Utility That Blacked Out New Orleans Was Too Busy Fighting Climate Regulations

Utility That Blacked Out New Orleans Was Too Busy Fighting Climate Regulations
Photo: Scott Olson, Getty Images

In recent years, a growing chorus of voices has been calling to hold oil and gas companies like Exxon accountable for lying about climate change while keeping the world hooked on fossil fuels. But utilities are also in need of some scrutiny. And Entergy, the utility that has left New Orleans and surrounding communities in the dark following Hurricane Ida, is one of those most deserving.

On Sunday, the entirety of New Orleans lost power after Entergy suffered what it called “catastrophic transmission damage” after a major transmission line crumpled into the Mississippi River and numerous lines fell throughout the region. Now, the utility is scrambling to fix the mess, though it currently has no idea when electricity access will be restored and said it could take weeks. That means the more than 793,000 Entergy customers without power will be forced to deal with blistering heat without air conditioning and nowhere to store fresh food, all while trying to put the pieces of their lives back together.

Scientists haven’t yet analysed exactly how climate change influenced Ida. But an abnormally hot ocean fuelled the storm, and its heavy rains, roaring storm surge boosted by rising seas, and slower movement are all hallmarks of the climate crisis. Entergy has been integral in contributing to that crisis and has failed to prepare its own rickety grid for disaster.

“Entergy has known for decades — including longer than almost any of the general public who are suffering through Ida and its aftermath — that burning fossil fuels causes climate change, that climate change causes more extreme weather, and that these effects would create vulnerabilities for the electric grid,” David Pomerantz, the executive director of the Energy and Policy Institute, said in an email. “Despite that knowledge, Entergy has used deception, bullying and political power only available to monopolies to continue burning fossil fuels and to delay or kill efforts that might have made its customers become more resilient to climate change.”

Entergy has only had its current name since 1989, but it’s been around for 100 years. In 1933, it became a founding member of the Edison Electric Institute (EEI), and it is also a longtime member of the Electric Power Research Institute (EPRI). A report by the Energy and Policy Institute shows these groups have known about climate change since at least 1968, when Donald Hornig, a science advisor to then-President Lyndon Johnson, addressed EEI’s annual convention and warned of the “catastrophic effects” (sound familiar?) rising carbon dioxide levels could have.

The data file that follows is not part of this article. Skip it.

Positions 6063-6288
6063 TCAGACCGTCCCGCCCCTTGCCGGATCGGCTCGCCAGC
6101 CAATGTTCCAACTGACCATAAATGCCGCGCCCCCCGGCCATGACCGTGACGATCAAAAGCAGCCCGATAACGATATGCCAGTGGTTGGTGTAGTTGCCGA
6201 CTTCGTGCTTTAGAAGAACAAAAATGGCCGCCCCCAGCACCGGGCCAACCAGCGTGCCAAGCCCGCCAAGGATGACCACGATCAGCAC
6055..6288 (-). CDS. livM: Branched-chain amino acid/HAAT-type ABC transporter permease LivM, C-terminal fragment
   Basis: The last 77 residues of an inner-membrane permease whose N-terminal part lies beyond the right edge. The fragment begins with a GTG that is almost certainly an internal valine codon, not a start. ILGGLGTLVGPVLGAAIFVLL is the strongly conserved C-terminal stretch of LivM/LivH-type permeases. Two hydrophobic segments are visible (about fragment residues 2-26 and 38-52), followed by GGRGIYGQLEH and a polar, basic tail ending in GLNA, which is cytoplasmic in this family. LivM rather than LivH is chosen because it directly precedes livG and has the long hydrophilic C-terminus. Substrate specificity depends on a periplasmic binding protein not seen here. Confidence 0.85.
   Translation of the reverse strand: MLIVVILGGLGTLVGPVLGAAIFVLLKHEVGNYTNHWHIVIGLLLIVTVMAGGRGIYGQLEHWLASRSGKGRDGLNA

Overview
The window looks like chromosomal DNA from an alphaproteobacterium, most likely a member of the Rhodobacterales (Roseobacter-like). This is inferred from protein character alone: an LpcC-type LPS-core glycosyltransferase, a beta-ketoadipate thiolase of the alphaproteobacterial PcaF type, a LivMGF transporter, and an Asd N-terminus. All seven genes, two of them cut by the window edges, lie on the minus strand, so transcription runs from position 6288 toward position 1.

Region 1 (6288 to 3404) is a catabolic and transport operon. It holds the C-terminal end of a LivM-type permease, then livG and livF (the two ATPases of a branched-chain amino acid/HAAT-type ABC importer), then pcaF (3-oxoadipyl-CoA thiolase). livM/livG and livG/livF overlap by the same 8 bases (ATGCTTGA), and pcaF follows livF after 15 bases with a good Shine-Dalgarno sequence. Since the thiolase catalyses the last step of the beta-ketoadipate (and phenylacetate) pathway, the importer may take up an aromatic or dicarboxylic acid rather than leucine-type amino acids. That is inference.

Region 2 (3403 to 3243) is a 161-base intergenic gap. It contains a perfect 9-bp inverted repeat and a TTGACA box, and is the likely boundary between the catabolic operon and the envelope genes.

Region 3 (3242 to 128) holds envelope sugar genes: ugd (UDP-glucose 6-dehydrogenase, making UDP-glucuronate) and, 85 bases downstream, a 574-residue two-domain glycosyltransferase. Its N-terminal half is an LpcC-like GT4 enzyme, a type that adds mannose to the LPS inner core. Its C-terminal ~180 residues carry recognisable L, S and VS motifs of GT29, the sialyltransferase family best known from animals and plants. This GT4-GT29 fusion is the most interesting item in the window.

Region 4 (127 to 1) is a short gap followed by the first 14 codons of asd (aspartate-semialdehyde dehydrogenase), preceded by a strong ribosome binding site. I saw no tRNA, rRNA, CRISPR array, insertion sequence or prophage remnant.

The utility has also had ample warnings of those impacts on the grid. In 1988, a paper published by EPRI — again, of which Entergy was a member — explicitly said that “system reliability could be affected if climatic changes result in more-frequent and more-severe [sic] storms.” In 2005, Entergy saw a clear illustration of that fact when Hurricane Katrina knocked its energy infrastructure offline and left more than 2 million people without power — and now it’s once again dealing with a similar problem post-Ida.

Yet in the intervening years, Entergy has consistently opposed efforts to get off oil and gas and efforts to make the grid more resilient. Last year, it announced a plan to reach net zero by 2050… by expanding the use of carbon-polluting natural gas. The previous year, the firm pushed to gut a plan to pay customers for excess solar energy that they sell back to the grid, and according to emails obtained by Energy and Policy Institute, Entergy’s president of utility operations Rod West baselessly accused the “solar lobby” of stoking a “class war.”

The company loves gas so much, an independent investigation found that it even hired actors to show up at a 2018 city council vote in a show of astroturfed support of a new gas plant in New Orleans despite widespread local opposition. (The plant was approved over those local objections, though Entergy coughed up a $US5 ($7) million fine.)

The utility has fought tooth and nail against federal climate regulations, too, including a 2007 bill to increase renewable power, a landmark 2009 cap and trade bill, and the Environmental Protection Agency’s 2015 Clean Power Plan.

At the same time, it’s fought against policies to make the grid ready to handle to extreme weather. In December 2019, it threatened to sue New Orleans for passing a “resilient renewable portfolio standard” requiring city electricity to reach net-zero carbon by 2050 and strengthen its climate resilience. All these efforts have both worsened the climate crisis and made catastrophic damage to the grid all but inevitable.

“Throughout all this, the company’s executives and shareholders have profited handsomely,” said Pomerantz. “Whether via policy or litigation, Entergy’s shareholders should be forced to pay to help its customers recover from the tragedy that they helped to exacerbate with their actions and inactions.”